The Relentless Ruthlessness of Existential Threats, A History Boy, 31/01/2016

I was originally going to shift my running posts about my aesthetic impressions of Doctor Who production leaders over the years to Sundays. But an idea dawned on me a few days ago that I wanted to get out in the form of a post. 

Here’s what it comes down to. Modern politics are polarized, fearful, demonizing, and violent because it’s now standard to understand your opponents as existential threats.

Millions have died in the last 12 years of fighting the
wars that began with the American invasion of Iraq.
Don't forget that, for all we rightfully attack Daesh,
the leaders and founders of Islamic State were members
of Al Qaeda and other anti-occupation rebels who
met in an American prison camp.
Grounded in Collective Trauma

I'm not the first one to comment that something’s shifted in the way we think about politics in our society. And I’m talking about just straight-up electoral politics,* the political parties who jockey for public support in voting processes to control state legislatures and bureaucracies.

* In contrast to where real politics, the radical transformations of societies, happen – in social movements, uprisings, mass migrations, and cultural revolutions.

I remember the tone of things beginning to change with September 11, the slack-jawed incomprehension at the fawning, worshipful tone so much of the mainstream media took with the Bush Administration and the invasion of Iraq.

We saw a terrible mistake happening, one we knew would have horrifying results – instability across the region, massive violence, the killings of millions with horrible weaponry and the crunching terror of neighbours going house to house, murdering. 

We knew it in 2002 when the marches against the Iraq invasion began. We knew it as we watched all the most nightmarish visions of the anti-war movement come true. The Iraq invasion was a blunt instrument wielded with blatant disregard for even such ordinary tasks as contingency planning. 

Something rotten and horribly destructive took control of the American government. Even the worst interventions of the Cold War – the overthrow of Mohammed Mossadegh, the murder of Patrice Lumumba, Augusto Pinochet’s coup and Operation Condor, the invasion of Grenada, stoking civil wars and paramilitary terrorism across Latin America – weren’t as horrifying as the invasion of Iraq.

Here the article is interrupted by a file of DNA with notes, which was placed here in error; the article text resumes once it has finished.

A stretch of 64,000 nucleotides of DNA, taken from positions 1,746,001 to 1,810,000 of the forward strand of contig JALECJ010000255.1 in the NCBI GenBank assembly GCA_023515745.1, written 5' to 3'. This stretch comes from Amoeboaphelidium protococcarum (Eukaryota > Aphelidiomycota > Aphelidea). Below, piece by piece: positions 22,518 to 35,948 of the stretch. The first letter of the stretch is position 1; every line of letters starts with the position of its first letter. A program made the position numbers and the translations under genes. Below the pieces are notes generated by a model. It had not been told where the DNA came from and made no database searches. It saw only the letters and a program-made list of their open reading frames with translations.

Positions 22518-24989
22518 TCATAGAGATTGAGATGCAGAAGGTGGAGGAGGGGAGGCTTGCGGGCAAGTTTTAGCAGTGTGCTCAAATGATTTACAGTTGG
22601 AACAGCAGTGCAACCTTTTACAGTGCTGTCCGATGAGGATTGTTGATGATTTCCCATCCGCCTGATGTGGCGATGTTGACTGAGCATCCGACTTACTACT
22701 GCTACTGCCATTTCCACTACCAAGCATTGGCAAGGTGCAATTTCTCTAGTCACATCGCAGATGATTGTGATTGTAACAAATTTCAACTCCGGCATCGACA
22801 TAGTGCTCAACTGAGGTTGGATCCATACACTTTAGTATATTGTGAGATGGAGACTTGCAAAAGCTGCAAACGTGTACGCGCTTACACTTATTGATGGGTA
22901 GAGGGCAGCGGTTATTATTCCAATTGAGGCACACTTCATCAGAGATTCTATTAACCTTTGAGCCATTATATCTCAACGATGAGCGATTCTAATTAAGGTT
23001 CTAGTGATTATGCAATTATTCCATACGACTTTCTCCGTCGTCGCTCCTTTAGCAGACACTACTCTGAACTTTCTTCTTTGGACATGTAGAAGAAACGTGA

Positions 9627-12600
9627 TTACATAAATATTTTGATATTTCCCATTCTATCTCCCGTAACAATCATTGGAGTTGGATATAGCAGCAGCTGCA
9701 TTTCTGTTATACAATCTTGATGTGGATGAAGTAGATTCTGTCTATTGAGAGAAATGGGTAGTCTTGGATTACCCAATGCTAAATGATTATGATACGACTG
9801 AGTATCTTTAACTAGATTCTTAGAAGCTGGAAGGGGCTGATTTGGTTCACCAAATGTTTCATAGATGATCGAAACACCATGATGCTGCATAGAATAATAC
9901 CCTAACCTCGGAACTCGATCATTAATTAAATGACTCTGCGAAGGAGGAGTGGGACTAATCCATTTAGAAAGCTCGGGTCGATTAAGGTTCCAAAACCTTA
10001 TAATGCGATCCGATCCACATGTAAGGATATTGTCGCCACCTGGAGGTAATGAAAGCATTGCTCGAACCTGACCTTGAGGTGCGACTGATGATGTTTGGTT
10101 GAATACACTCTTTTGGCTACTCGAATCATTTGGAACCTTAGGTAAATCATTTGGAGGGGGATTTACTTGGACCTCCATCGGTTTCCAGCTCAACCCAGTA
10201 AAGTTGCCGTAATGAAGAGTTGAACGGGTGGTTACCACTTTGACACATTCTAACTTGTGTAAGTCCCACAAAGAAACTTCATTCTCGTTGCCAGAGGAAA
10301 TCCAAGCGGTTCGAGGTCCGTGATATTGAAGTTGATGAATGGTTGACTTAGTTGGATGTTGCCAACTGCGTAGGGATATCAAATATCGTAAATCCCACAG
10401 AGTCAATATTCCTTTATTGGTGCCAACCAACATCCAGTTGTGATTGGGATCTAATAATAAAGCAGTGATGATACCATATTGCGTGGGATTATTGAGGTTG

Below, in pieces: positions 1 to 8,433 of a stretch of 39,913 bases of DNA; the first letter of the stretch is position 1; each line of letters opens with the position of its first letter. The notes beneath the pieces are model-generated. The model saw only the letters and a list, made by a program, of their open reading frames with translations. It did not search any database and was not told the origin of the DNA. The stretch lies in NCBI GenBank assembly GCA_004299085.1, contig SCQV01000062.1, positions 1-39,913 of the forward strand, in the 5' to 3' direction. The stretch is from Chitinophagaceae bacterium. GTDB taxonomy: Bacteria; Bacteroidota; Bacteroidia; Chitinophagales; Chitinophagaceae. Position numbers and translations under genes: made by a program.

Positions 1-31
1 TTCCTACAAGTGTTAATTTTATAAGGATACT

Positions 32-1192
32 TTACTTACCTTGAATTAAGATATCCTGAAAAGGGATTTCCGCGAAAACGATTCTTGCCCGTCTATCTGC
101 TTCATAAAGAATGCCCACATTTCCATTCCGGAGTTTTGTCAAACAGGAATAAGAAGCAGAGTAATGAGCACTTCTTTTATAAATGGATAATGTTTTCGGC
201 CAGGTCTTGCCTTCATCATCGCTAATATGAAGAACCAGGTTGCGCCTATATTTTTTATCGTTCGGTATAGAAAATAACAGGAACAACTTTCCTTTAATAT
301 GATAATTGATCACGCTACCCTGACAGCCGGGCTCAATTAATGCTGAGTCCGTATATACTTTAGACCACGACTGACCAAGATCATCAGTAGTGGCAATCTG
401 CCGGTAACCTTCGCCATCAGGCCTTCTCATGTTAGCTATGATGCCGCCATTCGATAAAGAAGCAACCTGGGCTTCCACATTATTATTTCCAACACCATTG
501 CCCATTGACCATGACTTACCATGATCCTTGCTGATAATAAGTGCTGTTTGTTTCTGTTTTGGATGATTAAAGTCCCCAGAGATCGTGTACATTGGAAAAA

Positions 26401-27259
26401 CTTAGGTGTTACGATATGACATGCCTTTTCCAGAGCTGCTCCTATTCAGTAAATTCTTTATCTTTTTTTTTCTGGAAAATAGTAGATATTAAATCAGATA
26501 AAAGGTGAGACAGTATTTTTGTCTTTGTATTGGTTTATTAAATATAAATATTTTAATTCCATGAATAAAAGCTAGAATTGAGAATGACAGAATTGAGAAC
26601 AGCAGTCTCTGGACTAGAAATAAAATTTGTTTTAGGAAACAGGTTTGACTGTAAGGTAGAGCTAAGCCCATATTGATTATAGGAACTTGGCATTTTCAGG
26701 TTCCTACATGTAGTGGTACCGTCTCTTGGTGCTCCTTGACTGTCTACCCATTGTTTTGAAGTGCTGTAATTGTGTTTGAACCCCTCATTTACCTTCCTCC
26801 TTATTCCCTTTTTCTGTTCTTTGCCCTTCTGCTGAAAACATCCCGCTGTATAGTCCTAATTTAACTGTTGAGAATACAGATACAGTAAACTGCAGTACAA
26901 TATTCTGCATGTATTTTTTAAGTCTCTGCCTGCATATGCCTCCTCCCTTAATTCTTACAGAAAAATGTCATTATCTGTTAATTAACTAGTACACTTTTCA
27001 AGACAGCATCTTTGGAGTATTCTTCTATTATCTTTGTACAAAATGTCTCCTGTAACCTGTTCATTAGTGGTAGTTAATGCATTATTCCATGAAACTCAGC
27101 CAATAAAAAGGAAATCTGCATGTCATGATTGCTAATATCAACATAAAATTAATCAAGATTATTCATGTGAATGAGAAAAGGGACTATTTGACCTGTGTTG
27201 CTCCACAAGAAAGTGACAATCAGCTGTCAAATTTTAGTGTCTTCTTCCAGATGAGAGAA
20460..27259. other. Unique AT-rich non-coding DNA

Even the Vietnam War had a logic underlying its justification. The “It’s all about oil!” protesters of 2003 were desperate that there be some sensible reason for Bush’s war. But the worst really was true. 

Bush, Cheney, Wolfowitz, Rumsfeld, Ashcroft and the rest of them all thought you could invade and occupy a country, and they’d be grateful to you for unleashing a society of unrestrained violent mercenaries and stationing a massive military presence in their communities. Then it got worse.

Carl Schmitt, the German philosopher who
first developed the concept of the existential
threat, a social conception of an enemy
whose mere existence is an act of violence
toward you.
Bush League

The reason so many people supported the Iraq war was because they were all so freaked and collectively traumatized over the theatrical terror of the September 11 attacks. The majority of Americans – maybe 200 million people – felt the burning presence of existential threat.

Bush did one respectable thing in this instance – he distinguished terror from Islam and Muslim people. Despite the anti-Muslim racism that grew prevalent in America, he didn’t encourage it. But the existential threat of nameless Islamist terrorism galvanized millions.

And we got used to it. Existential threat became an ordinary part of political thinking for most people. That made it get even worse.

The election of Barack Obama constituted an existential threat to just about everyone in America who still had enough anti-black racism in their personality to consider his Presidency illegitimate. The racial roots of the Tea Party lie in the refusal to accept that a black person legitimately gained and holds the authority of the President’s office.

But the politics of existential threats had settled into the left as well. Bush, if anything was the left’s first existential threat. Bush seemed unstoppable, a demon more than a man. He committed terrible acts that we thought would invalidate him from office, then he won re-election by a bigger margin than he got in the first place!

When Bush left office, he was at his lowest low of popularity. His policies had caused a worldwide economic recession, the Iraq war was a univocal disaster, and the response he oversaw to Hurricane Katrina was so incompetent as to leave hundreds dead and many thousands internally displaced.

I cried when Obama won his first Presidential election, because I thought the nightmare was finally over.

No, there's certainly no racism in populist American
opposition to Barack Obama. Just policy disagreements,
I'm sure.
The Nightmare Truly Begins